By the same authors

From the same journal

Long-term memory for verbal and visual information in Down syndrome and Williams syndrome: performance on the Doors and People test

Research output: Contribution to journalArticle



Publication details

DatePublished - 2007
Issue number2
Number of pages15
Pages (from-to)233-47
Original languageEnglish


Previous studies have suggested that Williams syndrome and Down syndrome may be associated with specific short-term memory deficits. Individuals with Williams syndrome perform relatively poorly on tests of visuo-spatial short-term memory and individuals with Down syndrome show a relative deficit on verbal short-term memory tasks. However, these patterns of impairments may reflect the impact of generally impaired visuo-spatial processing skills in Williams syndrome, and verbal abilities in Down syndrome. The current study explored this possibility by assessing long-term memory among 15 individuals with Williams syndrome and 20 individuals with Down syndrome using the Doors and People test, a battery which assesses recall and recognition of verbal and visual information. Individuals' performance was standardised for age and level of intellectual ability with reference to that shown by a sample of 110 typically developing children. The results showed that individuals with Down syndrome have no differential deficits in long-term memory for verbal information, implying that verbal short-term memory deficits in this population are relatively selective. Instead both individuals with Down syndrome and with Williams syndrome showed some evidence of relatively poor performance on tests of long-term memory for visual information. It is therefore possible that visuo-spatial short-term memory deficits that have previously been demonstrated in Williams syndrome may be secondary to more general problems in visuo-spatial processing in this population.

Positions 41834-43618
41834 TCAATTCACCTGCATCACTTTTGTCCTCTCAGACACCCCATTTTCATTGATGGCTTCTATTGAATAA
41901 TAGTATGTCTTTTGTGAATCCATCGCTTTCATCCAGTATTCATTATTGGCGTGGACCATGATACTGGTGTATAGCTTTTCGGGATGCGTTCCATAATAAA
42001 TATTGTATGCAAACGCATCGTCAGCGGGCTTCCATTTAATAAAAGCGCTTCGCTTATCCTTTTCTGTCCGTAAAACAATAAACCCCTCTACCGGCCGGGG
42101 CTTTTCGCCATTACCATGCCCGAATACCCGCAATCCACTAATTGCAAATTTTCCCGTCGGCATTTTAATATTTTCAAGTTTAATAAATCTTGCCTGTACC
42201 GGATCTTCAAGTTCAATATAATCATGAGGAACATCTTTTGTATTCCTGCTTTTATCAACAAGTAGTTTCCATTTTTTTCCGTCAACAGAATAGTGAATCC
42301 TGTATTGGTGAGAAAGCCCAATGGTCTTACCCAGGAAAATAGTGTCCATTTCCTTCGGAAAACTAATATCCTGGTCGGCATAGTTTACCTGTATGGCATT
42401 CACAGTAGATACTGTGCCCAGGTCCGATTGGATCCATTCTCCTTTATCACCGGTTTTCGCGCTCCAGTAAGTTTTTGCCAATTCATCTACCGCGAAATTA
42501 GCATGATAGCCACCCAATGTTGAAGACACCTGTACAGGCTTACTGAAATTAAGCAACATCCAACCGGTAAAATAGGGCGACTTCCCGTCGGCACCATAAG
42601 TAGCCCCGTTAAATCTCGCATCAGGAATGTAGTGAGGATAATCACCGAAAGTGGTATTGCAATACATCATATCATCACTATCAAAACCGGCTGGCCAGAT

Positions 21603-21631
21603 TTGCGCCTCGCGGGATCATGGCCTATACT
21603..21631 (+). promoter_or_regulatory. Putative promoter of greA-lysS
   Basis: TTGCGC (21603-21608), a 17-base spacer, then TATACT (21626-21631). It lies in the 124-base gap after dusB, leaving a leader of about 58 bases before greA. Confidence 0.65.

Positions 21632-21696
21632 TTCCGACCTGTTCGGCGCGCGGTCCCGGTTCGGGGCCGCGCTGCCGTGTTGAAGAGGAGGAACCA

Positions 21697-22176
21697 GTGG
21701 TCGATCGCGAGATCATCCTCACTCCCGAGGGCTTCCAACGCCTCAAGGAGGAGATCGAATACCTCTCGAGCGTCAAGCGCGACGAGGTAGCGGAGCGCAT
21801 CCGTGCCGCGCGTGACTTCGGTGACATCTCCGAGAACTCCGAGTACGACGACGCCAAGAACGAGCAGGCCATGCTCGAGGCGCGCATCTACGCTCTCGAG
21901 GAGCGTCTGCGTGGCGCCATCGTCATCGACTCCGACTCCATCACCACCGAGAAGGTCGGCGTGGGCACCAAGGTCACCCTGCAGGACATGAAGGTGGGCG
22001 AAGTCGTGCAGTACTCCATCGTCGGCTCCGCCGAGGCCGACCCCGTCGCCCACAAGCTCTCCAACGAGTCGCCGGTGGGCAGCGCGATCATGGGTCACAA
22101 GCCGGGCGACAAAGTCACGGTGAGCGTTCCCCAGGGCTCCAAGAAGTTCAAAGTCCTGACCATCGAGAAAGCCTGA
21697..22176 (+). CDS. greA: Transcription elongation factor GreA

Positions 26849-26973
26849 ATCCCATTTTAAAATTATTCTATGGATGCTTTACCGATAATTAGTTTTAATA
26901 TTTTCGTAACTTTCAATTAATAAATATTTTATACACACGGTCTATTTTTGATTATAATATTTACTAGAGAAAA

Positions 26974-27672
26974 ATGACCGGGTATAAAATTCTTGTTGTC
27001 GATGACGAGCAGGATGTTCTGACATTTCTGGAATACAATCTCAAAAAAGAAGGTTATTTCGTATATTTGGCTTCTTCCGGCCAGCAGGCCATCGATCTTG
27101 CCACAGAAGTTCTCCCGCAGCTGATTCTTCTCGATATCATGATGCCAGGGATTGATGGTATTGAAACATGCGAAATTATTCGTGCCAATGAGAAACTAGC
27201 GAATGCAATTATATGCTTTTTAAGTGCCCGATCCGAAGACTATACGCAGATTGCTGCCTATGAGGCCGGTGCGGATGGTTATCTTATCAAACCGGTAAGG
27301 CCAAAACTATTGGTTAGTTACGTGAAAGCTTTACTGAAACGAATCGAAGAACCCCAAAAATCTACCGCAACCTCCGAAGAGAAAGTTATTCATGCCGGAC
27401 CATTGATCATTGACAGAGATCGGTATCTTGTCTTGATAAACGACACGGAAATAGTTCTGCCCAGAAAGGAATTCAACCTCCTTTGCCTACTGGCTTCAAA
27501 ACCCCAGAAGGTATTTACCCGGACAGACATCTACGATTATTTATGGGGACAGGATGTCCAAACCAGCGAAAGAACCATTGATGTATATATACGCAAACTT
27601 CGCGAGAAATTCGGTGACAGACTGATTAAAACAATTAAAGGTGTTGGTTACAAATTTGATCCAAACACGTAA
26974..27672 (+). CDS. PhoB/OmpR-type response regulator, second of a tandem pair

Research areas

  • Adolescent, Adult, Child, Discrimination Learning, Down Syndrome, Humans, Memory, Memory Disorders, Pattern Recognition, Visual, Reference Values, Time Factors, Verbal Learning, Williams Syndrome

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